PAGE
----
Multiple Sclerosis Awareness Month: My MS and me


March is Multiple Sclerosis Awareness Month. Though I have MS, I don’t write much about it because, frankly, it’s long been just part of who I am, not what defines me. There are far more informative bloggers when it comes to all things MS—my dear friend Cathy of An Empowered Spirit foremost in my mind—so I typically stick with grandma-focused sorts of stuff.

Yet, with MS becoming a bigger (sometimes overwhelmingly so) focus of my life in the time since last year’s MS Awareness Month, I figured I’d spend at least one post sharing the relatively recent changes to my MS and me. Perhaps doing so will put yet another face on the confounding disease—Selma Blair being the most popular one of late—to maybe clear up a few misconceptions many folks have of the disease. And maybe sharing my story and progression will comfort someone else dealing with a similarly stinky situation.

Before sharing recent changes with MS, though, I should first briefly share the back story.

I was diagnosed with relapsing remitting MS—the least disabling, in my mind, of the four types—in 1992. I gave a few details about that in this 2013 post. At the time, there were few options for people with MS, so I basically did as my neurologist advised: try to be as healthy as possible and contact him if I have “loss of use” of any limbs, or “exacerbations.” Which I did a time or two and was remedied with five-day infusions of steroids each time. I worked a full-time job throughout most years—except a few years when I freelanced because three teen daughters needed mom at home.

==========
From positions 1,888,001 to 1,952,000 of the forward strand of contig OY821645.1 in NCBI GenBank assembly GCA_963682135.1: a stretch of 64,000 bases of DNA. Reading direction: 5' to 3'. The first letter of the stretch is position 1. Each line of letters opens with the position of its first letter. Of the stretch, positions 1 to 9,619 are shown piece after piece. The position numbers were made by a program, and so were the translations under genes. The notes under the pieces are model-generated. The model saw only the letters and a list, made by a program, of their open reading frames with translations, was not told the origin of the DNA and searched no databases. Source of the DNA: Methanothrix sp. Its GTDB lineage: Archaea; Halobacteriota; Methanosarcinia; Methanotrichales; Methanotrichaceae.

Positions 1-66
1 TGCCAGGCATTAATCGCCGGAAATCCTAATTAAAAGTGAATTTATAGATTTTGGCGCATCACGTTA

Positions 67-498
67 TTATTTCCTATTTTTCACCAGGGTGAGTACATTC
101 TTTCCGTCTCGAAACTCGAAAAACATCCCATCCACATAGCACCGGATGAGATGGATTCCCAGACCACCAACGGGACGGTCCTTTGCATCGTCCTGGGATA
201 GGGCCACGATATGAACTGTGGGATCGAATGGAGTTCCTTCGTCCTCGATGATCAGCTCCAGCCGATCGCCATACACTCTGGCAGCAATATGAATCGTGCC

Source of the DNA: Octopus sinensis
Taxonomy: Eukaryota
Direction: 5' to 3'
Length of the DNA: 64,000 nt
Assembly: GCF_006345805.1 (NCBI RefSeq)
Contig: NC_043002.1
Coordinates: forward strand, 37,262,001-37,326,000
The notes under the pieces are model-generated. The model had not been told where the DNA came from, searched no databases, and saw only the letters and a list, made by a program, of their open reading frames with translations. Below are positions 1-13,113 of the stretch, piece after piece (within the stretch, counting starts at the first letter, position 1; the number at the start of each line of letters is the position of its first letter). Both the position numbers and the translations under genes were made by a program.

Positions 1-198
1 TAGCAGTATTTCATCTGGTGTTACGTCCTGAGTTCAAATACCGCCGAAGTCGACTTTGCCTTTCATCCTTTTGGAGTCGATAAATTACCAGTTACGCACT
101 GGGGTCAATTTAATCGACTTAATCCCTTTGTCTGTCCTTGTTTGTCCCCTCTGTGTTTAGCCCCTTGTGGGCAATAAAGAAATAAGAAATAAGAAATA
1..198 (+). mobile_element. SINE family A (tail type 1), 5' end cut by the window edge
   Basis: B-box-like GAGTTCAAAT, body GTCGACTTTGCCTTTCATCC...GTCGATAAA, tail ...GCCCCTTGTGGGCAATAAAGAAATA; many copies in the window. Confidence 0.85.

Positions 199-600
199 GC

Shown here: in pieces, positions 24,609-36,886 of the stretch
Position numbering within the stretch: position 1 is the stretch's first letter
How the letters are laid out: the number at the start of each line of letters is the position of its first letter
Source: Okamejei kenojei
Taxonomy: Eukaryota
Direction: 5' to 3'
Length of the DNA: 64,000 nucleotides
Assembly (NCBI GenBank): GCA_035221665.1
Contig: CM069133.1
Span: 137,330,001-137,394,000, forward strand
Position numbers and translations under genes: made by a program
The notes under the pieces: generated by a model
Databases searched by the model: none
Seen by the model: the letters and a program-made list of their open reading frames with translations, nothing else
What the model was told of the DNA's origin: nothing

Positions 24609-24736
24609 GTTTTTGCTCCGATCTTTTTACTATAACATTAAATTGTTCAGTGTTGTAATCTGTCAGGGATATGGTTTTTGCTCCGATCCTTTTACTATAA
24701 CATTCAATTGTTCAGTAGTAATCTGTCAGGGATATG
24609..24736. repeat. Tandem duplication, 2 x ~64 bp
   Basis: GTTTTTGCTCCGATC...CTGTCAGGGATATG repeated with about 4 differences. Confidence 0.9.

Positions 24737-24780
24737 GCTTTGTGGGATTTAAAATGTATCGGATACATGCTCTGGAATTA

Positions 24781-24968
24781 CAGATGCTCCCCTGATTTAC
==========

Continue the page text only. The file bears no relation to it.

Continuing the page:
Fast forward to 2008. A major exacerbation and an MRI showing increased lesions led to requiring one of the MS medications now available—copaxone—which I injected myself with daily for six and a half years. I stopped working outside the home in December 2008… due to a layoff, not MS.

Fast forward to 2014. Worsening symptoms and scary MRIs led to a change in medications to Gilenya. Hooray! No more daily shooting up.

And fast forward to today… and the point of this post: the following list of recent changes to my MS and me, in recognition of Multiple Sclerosis Awareness Month.

Cognitive ability (cog fog). Folks who have read Grandma’s Briefs—or any of my other writings—in the past may have suspected something’s up here lately. I don’t write like I used to. I can’t think like I used to. My brain is ridiculously riddled with lesions and it’s affected many things (memory and more) but my work—my writing—the very most. Hence the decreased quantity and quality of posts on this site (and elsewhere) than I once produced after kicking off my freelance-only career in 2009. Which flat-out sucks on so many levels—emotional, monetary, and more.

RRMS is now SPMS. In January my neurologist officially changed my type of MS to Secondary Progressive, no longer Relapsing Remitting, based on various markers/factors. That’s not a pleasing—or welcome—progression for me, despite the inevitability. In fact, knowing there’s no more relapsing/remitting, just a steady decline of my brain and body going forward scares the hell out of me. And makes me cry every time I think about it. So I’ll move on.